For example, the schema below defines two required fields for global values (project and clusterName) and two optional fields (the clusterHostname string and the discovery object without keys restrictions):

# /global/openapi/config-values.yaml
type: object
additionalProperties: false
required:
  - project
  - clusterName
minProperties: 2
properties:
  project:
    type: string
  clusterName:
    type: string
  clusterHostname:
    type: string
  discovery:
    type: object

(You can learn more in the documentation.)

Another major achievement is the experimental support for Go hooks. For them to work, you will have to compile your addon-operator by adding imports containing paths to the hooks. An example of their use is available in the 700-go-hooks directory.

Here is the illustration of the global hook written in Go from the example above:

package global_hooks

import "github.com/flant/addon-operator/sdk"

var _ = sdk.Register(&GoHook{})

type GoHook struct {
    sdk.CommonGoHook
}

func (h *GoHook) Metadata() sdk.HookMetadata {
    return h.CommonMetadataFromRuntime()
}

func (h *GoHook) Config() *sdk.HookConfig {
    return h.CommonGoHook.Config(&sdk.HookConfig{
        YamlConfig: `
configVersion: v1
onStartup: 10
`,
        MainHandler: h.Main,
    })
}

func (h *GoHook) Main(input *sdk.BindingInput) (*sdk.BindingOutput, error) {
    input.LogEntry.Infof("Start Global Go hook")
    return nil, nil
}

The implementation of the corresponding SDK is currently alpha and is not particularly well-documented. However, if you find this feature fascinating, feel free to ask questions in the comments or in GitHub Discussions.

Other notable changes to the addon-operator include:

  • Support for installing modules using Helm 3.
  • The introduction of “convergence” and “convergence at start” concepts (this is how the restart cycle for all modules is called). An endpoint for the readiness probe was added: the addon-operator’s pod becomes Ready when all the modules are successfully started (i.e., “convergence at start” is reached).
  • The possibility to enable modules in the global hooks. It is now easier to adjust the list of modules (before, you could only disable the module using its own enabled-script).
  • Informers as well as Synchronization for K8s hooks are now run in individual queues. Also, you can disable waiting for these hooks to complete on startup.
  • The addon-operator’s image is now similar to that of shell-operator: Alpine is used as the base system, the image supports various architectures, the binary is built statically.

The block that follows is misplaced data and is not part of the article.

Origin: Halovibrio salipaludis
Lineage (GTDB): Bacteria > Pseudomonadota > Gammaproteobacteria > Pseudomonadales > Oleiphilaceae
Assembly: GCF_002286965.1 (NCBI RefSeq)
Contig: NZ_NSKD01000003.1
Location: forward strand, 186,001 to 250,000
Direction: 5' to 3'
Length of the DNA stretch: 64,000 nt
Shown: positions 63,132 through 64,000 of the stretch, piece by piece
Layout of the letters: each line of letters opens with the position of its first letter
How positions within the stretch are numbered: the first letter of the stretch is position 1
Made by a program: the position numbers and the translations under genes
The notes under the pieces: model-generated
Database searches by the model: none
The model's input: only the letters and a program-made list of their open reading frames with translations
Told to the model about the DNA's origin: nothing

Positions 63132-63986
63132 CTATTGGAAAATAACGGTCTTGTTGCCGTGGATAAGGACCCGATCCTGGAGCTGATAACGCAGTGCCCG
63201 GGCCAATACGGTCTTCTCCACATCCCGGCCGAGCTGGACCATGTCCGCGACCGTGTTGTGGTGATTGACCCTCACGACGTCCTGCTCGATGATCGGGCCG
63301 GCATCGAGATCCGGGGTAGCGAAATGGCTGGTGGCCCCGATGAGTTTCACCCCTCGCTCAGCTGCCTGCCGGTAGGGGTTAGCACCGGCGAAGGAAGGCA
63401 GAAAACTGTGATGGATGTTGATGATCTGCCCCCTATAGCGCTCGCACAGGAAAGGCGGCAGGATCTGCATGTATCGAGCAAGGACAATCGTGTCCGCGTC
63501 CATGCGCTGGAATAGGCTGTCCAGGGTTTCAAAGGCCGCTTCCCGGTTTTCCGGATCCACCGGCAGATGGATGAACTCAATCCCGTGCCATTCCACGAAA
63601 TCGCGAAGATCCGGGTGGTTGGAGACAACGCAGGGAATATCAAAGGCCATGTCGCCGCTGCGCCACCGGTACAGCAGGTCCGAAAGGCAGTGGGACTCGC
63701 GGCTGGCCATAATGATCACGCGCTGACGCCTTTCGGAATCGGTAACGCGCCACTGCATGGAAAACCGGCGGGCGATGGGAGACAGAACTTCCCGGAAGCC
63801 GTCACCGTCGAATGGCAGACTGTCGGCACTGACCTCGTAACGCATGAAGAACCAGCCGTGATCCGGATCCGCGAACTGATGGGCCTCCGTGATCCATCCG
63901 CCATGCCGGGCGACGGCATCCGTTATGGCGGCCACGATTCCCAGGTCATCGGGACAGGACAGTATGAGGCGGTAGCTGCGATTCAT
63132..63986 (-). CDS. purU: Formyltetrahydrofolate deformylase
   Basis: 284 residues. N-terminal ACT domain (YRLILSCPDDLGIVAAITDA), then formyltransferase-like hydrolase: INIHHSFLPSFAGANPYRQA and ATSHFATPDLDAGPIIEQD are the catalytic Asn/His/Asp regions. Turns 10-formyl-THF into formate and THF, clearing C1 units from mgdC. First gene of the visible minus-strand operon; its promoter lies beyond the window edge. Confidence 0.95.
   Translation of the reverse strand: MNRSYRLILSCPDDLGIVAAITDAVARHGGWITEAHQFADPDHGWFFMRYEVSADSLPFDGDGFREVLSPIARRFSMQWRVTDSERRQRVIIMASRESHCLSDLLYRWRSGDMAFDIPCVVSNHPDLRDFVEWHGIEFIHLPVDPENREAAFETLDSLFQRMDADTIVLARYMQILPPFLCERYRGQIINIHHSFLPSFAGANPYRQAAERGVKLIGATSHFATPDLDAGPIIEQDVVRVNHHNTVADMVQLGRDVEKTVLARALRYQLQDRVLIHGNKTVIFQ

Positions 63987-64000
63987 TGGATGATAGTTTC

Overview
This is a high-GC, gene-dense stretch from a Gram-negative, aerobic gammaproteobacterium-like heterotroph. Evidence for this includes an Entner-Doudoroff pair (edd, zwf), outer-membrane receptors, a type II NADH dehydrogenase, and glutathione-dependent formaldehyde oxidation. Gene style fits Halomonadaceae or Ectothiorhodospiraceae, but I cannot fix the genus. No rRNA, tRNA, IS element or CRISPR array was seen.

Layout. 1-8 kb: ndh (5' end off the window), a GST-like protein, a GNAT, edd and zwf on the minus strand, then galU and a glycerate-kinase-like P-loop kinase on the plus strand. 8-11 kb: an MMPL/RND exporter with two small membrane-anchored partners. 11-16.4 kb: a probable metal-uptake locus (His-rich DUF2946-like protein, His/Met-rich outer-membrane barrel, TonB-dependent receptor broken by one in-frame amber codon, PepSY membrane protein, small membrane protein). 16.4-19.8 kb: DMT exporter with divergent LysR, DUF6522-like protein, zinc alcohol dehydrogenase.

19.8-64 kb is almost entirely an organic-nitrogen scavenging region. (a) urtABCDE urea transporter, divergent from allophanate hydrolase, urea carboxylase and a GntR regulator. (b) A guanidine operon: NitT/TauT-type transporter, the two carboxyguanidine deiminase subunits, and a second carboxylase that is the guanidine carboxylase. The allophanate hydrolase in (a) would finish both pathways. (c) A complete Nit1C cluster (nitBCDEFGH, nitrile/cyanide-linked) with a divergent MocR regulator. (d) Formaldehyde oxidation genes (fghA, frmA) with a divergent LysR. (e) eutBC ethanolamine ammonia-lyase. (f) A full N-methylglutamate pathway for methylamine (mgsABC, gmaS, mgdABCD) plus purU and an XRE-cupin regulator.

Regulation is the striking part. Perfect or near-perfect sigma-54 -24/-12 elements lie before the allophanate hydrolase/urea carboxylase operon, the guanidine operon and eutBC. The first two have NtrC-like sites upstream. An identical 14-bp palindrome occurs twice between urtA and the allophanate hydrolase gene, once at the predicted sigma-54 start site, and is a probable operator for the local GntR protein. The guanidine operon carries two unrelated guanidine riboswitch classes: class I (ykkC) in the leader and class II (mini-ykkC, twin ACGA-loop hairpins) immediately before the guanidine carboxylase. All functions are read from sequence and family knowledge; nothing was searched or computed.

• Additional metrics are available for monitoring the state (see METRICS for more information).

Also, addon-operator has got many improvements that were initially implemented in shell-operator; we have updated the documentation and made several minor fixes.

New users of shell-operator

Over the past time, shell-operator has gained not only new features but new users as well. Among them, we would like to highlight the following projects:

  • Kafka DevOps by Confluent. This project implements the simulated production environment running a streaming application targeting Apache Kafka on Confluent Cloud. The environment is based on Kubernetes, and its resources and applications are managed by the declarative infrastructure. Among other things, the operators (Confluent Cloud Operator and Kafka Connect Operator) are used for this. And they both are based on shell-operator. You can learn more about this project in the authors’ blog. Plus, recently, they have recorded a podcast in which they speak about Kafka DevOps and share their thoughts on shell-operator.
  • Edukates, an interactive learning environment for Kubernetes, has prepared a workshop exploring the use of shell-operator (however, we could not find its text version on the project’s website).
  • Docker Captain from Germany developed a special controller for updating DNS records when restarting the Traefik pod. Soon, he learned about shell-operator and switched its project on using it.
  • Red Hat’s Solution Architect is working on the so-called r53-operator, a “custom domain operator” that manages Ingress domains in AWS Route 53.

Please, share your experience with the application of shell-operator in our recently launched GitHub Discussions. The diversity of use-cases and scenarios can help the global community of engineers and make the use of shell-operator easier. Addon-operator is not as popular as shell-operator, and we would be even more grateful if you share your examples of its use.

Conclusion

Formal GitHub links:

And some final thoughts on it. We have long been using shell-operator and addon-operator in our everyday activities. Their main issues are well studied and eliminated, and currently, we mostly add new features to these two projects. In the near future, we are going to implement the support for the conversion webhook in shell-operator. Also, it will be able to manage Kubernetes objects without the need to use kubectl as well as receive a set of actions from a hook (see #94, #239).

In fact, both projects have long been out of beta status. That is why we have decided to synchronize them with reality and announce rc1-versions. The next shell-operator release for this year may be the long-awaited v1.0.0.

P.S. Last November, the shell-operator passed the 1000-star mark on GitHub, while the addon-operator accumulated more modest 250 stars. Many thanks to those interested in the projects!